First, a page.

Great branding supports fundraising by creating an environment in which the fundraising works better. The best nonprofits understand that branding that doesn't support fundraising is not great branding. It's diversionary. And costly. We're actually seeing cases of budgets being shifted away from proven revenue-generating strategies in the "hope" that an unproven fundraising strategy will hit the jackpot. Which nonprofits can afford to do this?
But that's not the only way many nonprofits defeat their own purposes. I've actually heard nonprofit executives opine that "people just don't want to get so many letters," and based on that opinion rather than on testing, they've decided to reduce the amount of contact with donors.
Others have decided to cut costs by shifting printing and postage budgets into social media because they're convinced it's the next big thing. Still others have shifted their fundraising focus to the next generation: those in their 20s and 30s with hip, edgy marketing campaigns. And when the campaigns invariably fail to raise sufficient dollars, they excuse them by claiming that they're sowing seeds to develop donors of the future.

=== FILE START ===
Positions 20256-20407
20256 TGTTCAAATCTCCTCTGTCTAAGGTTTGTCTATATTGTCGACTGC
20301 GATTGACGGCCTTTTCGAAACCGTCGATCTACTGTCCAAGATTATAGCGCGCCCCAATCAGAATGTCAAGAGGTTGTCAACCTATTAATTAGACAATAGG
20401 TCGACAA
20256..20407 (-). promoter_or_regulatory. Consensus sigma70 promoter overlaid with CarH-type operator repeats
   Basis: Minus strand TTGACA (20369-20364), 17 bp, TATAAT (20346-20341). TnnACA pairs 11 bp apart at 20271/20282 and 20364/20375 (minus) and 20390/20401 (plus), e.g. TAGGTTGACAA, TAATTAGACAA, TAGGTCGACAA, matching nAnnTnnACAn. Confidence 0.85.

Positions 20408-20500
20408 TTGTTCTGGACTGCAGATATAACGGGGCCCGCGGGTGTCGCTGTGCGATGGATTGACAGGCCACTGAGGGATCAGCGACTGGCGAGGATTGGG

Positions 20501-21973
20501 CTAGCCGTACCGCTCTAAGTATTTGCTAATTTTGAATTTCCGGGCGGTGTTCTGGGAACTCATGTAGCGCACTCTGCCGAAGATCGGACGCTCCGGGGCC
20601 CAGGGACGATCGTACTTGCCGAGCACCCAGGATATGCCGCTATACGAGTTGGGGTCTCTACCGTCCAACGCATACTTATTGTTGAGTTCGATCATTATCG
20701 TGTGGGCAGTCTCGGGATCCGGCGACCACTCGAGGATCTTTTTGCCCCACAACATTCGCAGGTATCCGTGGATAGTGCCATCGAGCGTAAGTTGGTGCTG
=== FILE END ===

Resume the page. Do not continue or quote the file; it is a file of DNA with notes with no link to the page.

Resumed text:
I wish we could raise more money with less mail. I wish we could raise more revenue and save money and trees by switching entirely to digital (I don't go anywhere without my iPad, and I can't go a day without connecting via Facebook). I wish the 20- and 30-somethings gave generously to hip campaigns.
But wishin' don't make it so.
What's the answer? How do we create successful direct-response fundraising programs?
We do need more focus on building our nonprofit brands. People can't give to you if they don't know you're there, and people won't give to you unless or until they're convinced of the importance of your work. But rather than building a brand in a vacuum, we need to design the brand campaigns to support fundraising.